Rihanna's new boss?
Now that Jay-Z has stepped down from the Def Jam presidency, the label might need a new president, but could that position end up going to Chuck D? It's hard to say. If the label ends up hiring a new figurehead, it'll probably be Jermaine Dupri or some such asshole. Jay is basically an irreplaceable figure; there's not a single other person in rap with his combination of credibility and business acumen, and even he couldn't do much with the label during the business's last couple of lean years. The best thing for the label to do would probably be to eliminate the position altogether, since Universal seems to have enough executives on the payroll and since they're downsizing these days anyway. Still, I like the idea of Chuck throwing his name into the race, partly because there's something so admirably quixotic about it. The last time Chuck was a vital figure in rap was maybe fifteen years ago; he has exactly none of Jay's glamor, and it's hard to imagine a younger generation of rappers flocking to the label with him in charge. He's also got a long history of questionable business decisions behind him: doing the (underrated) He Got Game soundtrack, releasing an internet-only album before most of the people who would've cared had figured the internet out, endorsing those Rio mp3 players that no one bought, hosting a show on Air America, failing to talk Flavor Flav out of becoming VH1's ironic mascot. And still, it's not entirely impossible to imagine Chuck getting the job, partly because the music business is in such a chaotic funk that anything could potentially happen and party because he has a few good ideas.
Over on Allhiphop, Chuck outlined his four-point plan to improve Def Jam's profits, and it's at least better than anything current Def Jam in-house old guy LL Cool J could've come up with. Point 4 is grammatically muddled enough to be borderline nonsensical ("Any criminal mindedness in artistry, and management would have to sit this one out, go their own way." I guess that means no more gangsta rap? Maybe?) But the rest of it seems completely reasonable, though he'll have a hell of a time implementing any of them in the unlikely event that he gets the nod. He wants Def Jam to be ahead of the curve on technology, which is both entirely vital and vague enough that no one, Chuck probably included, has any idea what it means. Chuck's right that the labels missed the boat by not selling legal downloads accessibly and letting Apple take that role over, but it's happened now, and the labels can't really do anything about it. If anyone can figure out a way to for them to take advantage of downloading, they need to jump on it as quickly as possible, but I can't imagine that any further ideas like that will come along. Chuck also wants to slash budgets, which strikes me as being a great idea. Once labels get used to the idea that the blockbuster album is dead, they can get start operating more like indies, putting out stuff with well-defined niche appeal that doesn't cost too much to produce or market. But Chuck's most interesting point is the idea that artists need to start touring hard, killing themselves onstage to gain audiences. As CD sales continue to drop, touring revenue is going to be pretty much the only thing anyone can count on, and so the rappers who look most likely to survive are guys like Lil Boosie, people without much mainstream presence who do shows constantly, maintain word-of-mouth appeal, and keep their overhead low.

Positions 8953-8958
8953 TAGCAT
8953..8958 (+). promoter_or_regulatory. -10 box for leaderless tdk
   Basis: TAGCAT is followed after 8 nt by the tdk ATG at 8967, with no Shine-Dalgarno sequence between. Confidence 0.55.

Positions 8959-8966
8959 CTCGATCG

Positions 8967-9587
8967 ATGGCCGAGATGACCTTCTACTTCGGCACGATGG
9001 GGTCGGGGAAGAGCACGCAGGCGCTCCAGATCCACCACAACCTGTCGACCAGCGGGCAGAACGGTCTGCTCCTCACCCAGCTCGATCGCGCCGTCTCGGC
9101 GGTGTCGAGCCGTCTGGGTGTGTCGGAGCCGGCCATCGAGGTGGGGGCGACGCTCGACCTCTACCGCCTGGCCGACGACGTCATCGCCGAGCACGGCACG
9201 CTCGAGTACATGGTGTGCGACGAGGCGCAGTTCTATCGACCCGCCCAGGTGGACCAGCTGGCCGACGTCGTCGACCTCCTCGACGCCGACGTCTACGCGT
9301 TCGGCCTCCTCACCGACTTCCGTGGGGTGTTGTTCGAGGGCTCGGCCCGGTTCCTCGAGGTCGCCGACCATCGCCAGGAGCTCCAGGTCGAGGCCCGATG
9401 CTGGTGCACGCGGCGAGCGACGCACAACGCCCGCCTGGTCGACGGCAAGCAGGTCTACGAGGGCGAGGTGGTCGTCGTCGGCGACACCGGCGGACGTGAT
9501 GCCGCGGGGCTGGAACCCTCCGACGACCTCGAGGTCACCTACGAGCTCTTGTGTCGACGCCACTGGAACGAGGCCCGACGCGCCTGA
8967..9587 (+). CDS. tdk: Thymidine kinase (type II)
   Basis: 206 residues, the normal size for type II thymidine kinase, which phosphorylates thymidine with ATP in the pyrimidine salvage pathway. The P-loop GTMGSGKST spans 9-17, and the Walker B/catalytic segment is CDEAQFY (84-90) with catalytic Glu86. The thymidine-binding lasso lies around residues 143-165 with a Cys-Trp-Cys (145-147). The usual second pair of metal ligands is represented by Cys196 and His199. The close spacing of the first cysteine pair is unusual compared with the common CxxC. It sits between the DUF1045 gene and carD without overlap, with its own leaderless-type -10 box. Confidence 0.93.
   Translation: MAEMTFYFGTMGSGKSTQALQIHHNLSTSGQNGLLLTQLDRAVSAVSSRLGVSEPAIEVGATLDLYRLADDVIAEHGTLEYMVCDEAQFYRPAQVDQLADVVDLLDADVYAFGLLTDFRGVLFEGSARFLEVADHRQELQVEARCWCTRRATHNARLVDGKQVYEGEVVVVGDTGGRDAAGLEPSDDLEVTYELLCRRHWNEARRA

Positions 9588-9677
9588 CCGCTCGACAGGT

So Chuck has some good ideas, but a good idea isn't worth a whole lot in a corporate culture as corrupt and dysfunctional as those you find at pretty much every major label. Chuck's not going to become the president of Def Jam, and even if he did, he wouldn't get to make all the changes he'd want. But the interesting thing about his ideas is that they'll probably all come to pass eventually even without him guiding them. Last week, Kelefa Sanneh had a Times article about sudden drought of money in rap and how it might affect the music. The figures in the article are pretty staggering, like how Project Pat sold the same number of records in 2000 that 50 Cent sold in 2007. But he also profiled three indie artists (Pat among them) who have rolled with their changing circumstances and made music that more directly appeals to smaller, more dedicated audiences, which is basically what Chuck seems to want artists to do. If any one figure came into the major label system and making sweeping changes, he'd end up like Bunny Colvin on the third season of The Wire; the system is bigger than any one would-be reformer. But systems have a way of adapting, and it'll be interesting to see how rap's focus changes when the money runs out. -- Tom Breihan